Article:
Sunday, 2 July 2017

Kotlin: tailrec - Permanent fix for Painful StackOverflowError



Parameters and local variables are allocated on the stack (with reference types the object lives on the heap and a variable references that object). The stack typically lives at the upper end of your address space and as it is used up it heads towards the bottom of the address space (i.e. towards zero).

Your process also has a heap, which lives at the bottom end of your process. As you allocate memory, this heap can grow towards the upper end of your address space. As you can see, there is a potential for the heap to "collide" with the stack (a bit like tectonic plates!!!).

The common cause for a stack overflow is a bad recursive call. Typically, this is caused when your recursive functions doesn't have the correct termination condition, so it ends up calling itself forever. However, with GUI programming, it's possible to generate indirect recursion. For example, your app may be handling paint messages, and, whilst processing them, it may call a function that causes the system to send another paint message. Here you've not explicitly called yourself, but the OS/VM has done it for you.

To deal with them you'll need to examine your code. If you've got functions that call themselves then check that you've got a terminating condition. If you have then check than when calling the function you have at least modified one of the arguments, otherwise there'll be no visible change for the recursively called function and the terminating condition is useless.

If you've got no obvious recursive functions then check to see if you're calling any library functions that indirectly will cause your function to be called (like the implicit case above).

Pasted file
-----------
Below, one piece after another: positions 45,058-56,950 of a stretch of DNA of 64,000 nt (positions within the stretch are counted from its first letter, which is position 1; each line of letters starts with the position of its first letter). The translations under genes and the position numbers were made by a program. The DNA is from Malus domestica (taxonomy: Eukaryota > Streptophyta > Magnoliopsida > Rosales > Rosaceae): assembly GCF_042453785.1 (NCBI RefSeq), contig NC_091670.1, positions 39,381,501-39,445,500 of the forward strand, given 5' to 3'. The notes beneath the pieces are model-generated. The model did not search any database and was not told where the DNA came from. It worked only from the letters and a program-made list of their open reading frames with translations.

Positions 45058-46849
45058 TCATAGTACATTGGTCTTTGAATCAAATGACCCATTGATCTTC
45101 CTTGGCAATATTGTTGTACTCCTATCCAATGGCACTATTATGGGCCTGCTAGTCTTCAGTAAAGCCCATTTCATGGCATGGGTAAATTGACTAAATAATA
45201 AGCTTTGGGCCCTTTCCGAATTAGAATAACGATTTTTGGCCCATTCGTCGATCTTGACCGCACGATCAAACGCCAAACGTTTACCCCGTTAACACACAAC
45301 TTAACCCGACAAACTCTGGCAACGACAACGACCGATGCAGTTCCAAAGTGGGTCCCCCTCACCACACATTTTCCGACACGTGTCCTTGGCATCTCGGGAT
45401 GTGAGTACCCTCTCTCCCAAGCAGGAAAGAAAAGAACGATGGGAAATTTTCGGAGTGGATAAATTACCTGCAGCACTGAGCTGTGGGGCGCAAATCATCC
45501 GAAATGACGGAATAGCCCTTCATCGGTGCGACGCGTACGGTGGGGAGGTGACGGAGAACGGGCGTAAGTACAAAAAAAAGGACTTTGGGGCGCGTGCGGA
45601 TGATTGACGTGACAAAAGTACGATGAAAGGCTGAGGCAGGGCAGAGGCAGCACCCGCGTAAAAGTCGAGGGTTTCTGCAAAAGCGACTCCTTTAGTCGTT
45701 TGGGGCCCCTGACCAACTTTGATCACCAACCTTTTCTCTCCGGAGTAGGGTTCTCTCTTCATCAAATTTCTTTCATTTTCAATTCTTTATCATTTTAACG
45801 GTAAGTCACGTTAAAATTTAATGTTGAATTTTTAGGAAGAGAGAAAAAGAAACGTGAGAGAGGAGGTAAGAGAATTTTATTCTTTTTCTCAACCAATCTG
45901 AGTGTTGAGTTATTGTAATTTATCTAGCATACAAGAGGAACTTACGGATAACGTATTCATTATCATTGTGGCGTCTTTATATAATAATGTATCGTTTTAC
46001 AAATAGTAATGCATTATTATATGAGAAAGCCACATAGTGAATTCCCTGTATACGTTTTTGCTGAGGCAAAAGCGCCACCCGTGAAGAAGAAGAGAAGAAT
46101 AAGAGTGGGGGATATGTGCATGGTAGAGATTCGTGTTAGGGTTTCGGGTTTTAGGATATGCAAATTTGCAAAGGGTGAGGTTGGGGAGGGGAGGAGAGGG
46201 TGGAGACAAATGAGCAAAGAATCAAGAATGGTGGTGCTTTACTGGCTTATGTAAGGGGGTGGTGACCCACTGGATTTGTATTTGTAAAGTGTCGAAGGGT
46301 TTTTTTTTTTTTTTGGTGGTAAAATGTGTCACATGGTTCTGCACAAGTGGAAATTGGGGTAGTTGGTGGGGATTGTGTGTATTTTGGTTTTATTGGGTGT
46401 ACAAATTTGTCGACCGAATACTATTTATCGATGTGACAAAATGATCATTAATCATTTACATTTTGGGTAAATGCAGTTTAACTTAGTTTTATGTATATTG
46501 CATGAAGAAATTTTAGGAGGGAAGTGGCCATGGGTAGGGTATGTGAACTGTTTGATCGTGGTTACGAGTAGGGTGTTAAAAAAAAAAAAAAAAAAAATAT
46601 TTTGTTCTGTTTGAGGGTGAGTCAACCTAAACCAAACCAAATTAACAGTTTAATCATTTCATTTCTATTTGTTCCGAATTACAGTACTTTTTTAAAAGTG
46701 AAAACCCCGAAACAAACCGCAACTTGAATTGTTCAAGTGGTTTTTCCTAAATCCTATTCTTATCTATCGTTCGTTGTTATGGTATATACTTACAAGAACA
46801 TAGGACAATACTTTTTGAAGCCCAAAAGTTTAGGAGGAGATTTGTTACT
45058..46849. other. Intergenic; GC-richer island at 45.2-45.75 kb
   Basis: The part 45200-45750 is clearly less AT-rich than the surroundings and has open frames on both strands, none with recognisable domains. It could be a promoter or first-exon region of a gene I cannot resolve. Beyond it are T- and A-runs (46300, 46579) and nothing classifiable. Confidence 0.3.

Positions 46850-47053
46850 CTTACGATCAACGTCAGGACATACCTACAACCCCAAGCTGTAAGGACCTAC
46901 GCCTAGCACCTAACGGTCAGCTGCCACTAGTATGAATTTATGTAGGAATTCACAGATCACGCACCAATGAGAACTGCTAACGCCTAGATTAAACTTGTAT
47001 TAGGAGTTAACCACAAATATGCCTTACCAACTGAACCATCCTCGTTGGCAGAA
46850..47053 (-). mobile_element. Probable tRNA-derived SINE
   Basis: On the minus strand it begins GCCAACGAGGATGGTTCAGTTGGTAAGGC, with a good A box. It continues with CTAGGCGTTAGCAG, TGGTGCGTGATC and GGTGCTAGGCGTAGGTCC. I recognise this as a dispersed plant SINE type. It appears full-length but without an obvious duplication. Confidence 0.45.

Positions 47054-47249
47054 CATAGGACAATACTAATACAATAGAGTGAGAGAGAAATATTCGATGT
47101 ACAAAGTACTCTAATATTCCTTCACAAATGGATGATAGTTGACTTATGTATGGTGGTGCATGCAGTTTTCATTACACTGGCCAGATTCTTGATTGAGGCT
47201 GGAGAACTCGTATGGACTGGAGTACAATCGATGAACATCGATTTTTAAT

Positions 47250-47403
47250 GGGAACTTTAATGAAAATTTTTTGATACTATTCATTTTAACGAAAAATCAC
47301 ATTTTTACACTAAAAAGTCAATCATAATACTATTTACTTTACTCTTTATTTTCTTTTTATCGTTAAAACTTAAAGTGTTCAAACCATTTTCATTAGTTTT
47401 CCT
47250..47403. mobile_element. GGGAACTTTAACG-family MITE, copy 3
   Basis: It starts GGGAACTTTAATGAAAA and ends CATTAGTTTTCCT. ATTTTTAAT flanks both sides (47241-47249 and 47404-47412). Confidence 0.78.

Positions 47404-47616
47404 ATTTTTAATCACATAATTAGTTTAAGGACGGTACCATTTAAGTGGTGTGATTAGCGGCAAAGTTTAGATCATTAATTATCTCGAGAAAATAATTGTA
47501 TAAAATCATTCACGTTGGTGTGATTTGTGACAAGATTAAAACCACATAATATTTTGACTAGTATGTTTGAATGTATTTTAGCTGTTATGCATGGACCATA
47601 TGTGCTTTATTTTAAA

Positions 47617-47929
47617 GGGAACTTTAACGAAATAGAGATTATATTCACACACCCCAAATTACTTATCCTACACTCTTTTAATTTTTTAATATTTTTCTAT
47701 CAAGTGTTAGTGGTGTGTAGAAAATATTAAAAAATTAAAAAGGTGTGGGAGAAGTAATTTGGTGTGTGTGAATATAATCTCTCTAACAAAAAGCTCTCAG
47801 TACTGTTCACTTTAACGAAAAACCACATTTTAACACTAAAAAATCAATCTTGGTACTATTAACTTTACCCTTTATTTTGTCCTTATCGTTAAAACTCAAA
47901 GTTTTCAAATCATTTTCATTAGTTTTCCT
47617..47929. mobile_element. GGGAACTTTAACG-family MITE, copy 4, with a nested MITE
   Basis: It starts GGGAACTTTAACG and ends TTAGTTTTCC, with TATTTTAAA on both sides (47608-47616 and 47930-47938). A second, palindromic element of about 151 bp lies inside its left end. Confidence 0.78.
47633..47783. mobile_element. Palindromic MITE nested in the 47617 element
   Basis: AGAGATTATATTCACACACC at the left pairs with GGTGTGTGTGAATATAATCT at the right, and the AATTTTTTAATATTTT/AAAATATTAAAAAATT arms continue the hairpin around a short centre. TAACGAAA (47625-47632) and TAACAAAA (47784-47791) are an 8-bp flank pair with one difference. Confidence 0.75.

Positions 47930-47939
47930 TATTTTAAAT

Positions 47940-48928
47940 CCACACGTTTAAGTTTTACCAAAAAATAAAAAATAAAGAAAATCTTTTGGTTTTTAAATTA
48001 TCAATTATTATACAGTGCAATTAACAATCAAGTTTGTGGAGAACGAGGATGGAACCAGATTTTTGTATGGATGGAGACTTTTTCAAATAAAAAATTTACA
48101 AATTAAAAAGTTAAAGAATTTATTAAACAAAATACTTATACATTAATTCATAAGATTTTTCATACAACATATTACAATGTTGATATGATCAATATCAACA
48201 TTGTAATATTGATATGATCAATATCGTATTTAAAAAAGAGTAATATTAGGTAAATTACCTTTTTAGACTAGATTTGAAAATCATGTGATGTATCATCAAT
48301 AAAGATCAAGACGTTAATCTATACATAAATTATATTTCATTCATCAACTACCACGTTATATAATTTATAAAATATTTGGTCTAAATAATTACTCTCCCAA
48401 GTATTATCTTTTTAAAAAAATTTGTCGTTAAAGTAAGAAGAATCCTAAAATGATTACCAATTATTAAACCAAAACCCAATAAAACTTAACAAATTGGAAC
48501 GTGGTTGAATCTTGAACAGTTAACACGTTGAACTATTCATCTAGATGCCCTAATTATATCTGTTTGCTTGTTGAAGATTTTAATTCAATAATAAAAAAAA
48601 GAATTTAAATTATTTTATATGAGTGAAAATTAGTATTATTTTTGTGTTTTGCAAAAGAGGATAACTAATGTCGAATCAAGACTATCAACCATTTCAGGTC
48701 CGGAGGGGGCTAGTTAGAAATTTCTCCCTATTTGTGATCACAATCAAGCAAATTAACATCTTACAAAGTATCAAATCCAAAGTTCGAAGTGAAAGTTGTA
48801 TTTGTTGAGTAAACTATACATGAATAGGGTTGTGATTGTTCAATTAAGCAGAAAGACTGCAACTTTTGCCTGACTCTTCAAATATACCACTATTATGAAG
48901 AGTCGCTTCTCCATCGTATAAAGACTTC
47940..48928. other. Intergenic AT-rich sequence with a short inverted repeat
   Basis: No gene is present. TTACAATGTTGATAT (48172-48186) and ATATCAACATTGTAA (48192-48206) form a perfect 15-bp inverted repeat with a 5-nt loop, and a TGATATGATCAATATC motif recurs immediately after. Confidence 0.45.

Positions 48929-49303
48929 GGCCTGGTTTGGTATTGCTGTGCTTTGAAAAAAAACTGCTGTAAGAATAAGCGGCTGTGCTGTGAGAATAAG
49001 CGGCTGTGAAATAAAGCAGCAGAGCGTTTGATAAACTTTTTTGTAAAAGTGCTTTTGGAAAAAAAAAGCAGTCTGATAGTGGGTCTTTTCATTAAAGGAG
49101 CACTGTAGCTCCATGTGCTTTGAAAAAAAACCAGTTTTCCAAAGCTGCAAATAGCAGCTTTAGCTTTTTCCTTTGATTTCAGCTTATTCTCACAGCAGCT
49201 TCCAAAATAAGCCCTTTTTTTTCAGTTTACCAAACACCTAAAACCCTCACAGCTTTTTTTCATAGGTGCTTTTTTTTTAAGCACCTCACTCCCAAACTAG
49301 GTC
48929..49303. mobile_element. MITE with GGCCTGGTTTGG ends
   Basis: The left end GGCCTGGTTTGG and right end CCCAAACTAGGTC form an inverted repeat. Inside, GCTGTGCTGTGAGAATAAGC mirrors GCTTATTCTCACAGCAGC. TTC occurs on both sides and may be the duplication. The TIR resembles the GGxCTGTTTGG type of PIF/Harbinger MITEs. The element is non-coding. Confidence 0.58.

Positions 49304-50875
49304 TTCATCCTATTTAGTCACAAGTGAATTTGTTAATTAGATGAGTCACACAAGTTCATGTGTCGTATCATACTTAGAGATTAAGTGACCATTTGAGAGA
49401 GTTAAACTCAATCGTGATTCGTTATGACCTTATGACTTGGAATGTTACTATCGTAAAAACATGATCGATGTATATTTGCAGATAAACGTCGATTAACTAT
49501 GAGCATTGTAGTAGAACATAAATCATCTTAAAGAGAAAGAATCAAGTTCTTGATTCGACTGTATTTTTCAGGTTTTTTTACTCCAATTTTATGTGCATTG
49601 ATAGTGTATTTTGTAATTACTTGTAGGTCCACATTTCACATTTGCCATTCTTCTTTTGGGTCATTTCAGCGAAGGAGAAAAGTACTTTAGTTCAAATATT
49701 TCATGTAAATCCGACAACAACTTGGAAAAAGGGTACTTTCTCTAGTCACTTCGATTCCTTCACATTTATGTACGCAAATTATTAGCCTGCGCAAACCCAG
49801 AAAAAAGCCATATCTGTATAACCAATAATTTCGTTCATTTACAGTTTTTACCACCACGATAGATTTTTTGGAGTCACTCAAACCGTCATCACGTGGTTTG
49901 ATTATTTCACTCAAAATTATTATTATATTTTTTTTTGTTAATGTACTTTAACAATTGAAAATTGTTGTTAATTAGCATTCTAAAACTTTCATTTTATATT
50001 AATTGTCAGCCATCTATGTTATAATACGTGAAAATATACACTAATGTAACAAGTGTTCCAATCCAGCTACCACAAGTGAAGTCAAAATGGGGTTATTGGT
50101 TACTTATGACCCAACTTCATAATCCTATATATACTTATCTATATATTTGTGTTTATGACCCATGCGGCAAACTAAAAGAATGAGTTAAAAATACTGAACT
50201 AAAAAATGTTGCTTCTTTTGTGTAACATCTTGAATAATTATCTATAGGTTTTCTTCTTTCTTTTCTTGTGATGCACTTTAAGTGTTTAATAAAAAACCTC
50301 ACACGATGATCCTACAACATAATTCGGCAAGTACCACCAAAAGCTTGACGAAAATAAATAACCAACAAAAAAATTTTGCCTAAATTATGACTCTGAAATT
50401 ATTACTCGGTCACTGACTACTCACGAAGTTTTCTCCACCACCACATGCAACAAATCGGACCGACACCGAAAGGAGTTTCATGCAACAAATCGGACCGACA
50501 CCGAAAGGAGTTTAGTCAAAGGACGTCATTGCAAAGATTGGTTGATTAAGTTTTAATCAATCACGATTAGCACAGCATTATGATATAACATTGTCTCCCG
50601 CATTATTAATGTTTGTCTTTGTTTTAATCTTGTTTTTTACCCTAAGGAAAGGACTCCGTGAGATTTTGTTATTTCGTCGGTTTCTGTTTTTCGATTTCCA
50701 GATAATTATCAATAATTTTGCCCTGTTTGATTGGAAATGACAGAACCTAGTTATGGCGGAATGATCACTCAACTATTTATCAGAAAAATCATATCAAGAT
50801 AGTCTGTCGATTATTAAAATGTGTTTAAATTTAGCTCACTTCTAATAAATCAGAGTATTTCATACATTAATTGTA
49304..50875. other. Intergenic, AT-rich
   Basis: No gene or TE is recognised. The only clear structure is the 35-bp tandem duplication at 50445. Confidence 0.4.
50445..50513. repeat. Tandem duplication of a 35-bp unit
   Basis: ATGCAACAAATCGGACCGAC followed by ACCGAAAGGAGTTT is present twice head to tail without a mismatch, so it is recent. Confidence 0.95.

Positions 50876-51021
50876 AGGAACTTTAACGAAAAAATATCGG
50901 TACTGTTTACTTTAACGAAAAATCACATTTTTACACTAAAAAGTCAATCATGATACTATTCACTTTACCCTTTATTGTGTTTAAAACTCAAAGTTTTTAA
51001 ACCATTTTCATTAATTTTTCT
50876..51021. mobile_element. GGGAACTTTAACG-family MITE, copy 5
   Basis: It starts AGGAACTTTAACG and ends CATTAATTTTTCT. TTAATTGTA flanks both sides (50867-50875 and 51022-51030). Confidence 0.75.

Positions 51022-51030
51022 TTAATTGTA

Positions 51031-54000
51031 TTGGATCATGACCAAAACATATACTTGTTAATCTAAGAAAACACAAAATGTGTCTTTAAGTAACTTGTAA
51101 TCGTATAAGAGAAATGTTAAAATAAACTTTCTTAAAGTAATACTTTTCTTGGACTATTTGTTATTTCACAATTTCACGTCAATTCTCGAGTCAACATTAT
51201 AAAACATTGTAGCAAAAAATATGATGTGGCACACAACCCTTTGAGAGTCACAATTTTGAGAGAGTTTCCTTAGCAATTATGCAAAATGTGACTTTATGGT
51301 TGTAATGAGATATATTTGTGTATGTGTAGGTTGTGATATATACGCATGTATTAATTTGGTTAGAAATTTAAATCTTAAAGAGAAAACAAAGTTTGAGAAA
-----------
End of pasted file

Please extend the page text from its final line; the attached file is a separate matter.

Courtesy: Link1

Example:  This is a demo example which i have used to get the StackOverflowError
Wrote a long run recursive method to sum up-to n numbers.

// Recursive function to find sum of numbers
fun sumOfNumbers(aVal:Int):Int {
    sum+=aVal;
    if (aVal == 0)
        return sum  
    else      
        return sumOfNumbers(aVal-1)
}
print(sumOfNumbers(3)) // 3+2+1=6  - This won't cause StackOverflowError
Output: 6

See, here we have used the smaller number, assume i trying to give a larger number (it may differ based on the system memory), While I'm testing with the below scenario got caught with the StackOverflowError at 1023...1050 (randomly).

print(sumOfNumbers(9000))  // 9000+8999+8998...  - This cause StackOverflowError

Hence, In order to avoid this kind of issue, kotlin provides an option called tailrec, we need to add this keyword before to the recursive method, the rest will taken care by the kotlin internally do the looping kind of approach and facilitates to provide us the solid & valid output with out any crash or error.

// Same Recursive function to find sum of numbers using tailrec 
tailrec fun sumOfNumbers(aVal:Int):Int {
    sum+=aVal;  
    if (aVal == 0)
        return sum  
    else      
        return sumOfNumbers(aVal-1)
}

print(sumOfNumbers(9000))   // The tailrec keyword take care of the app crash or SOF error.
Output: 040504500

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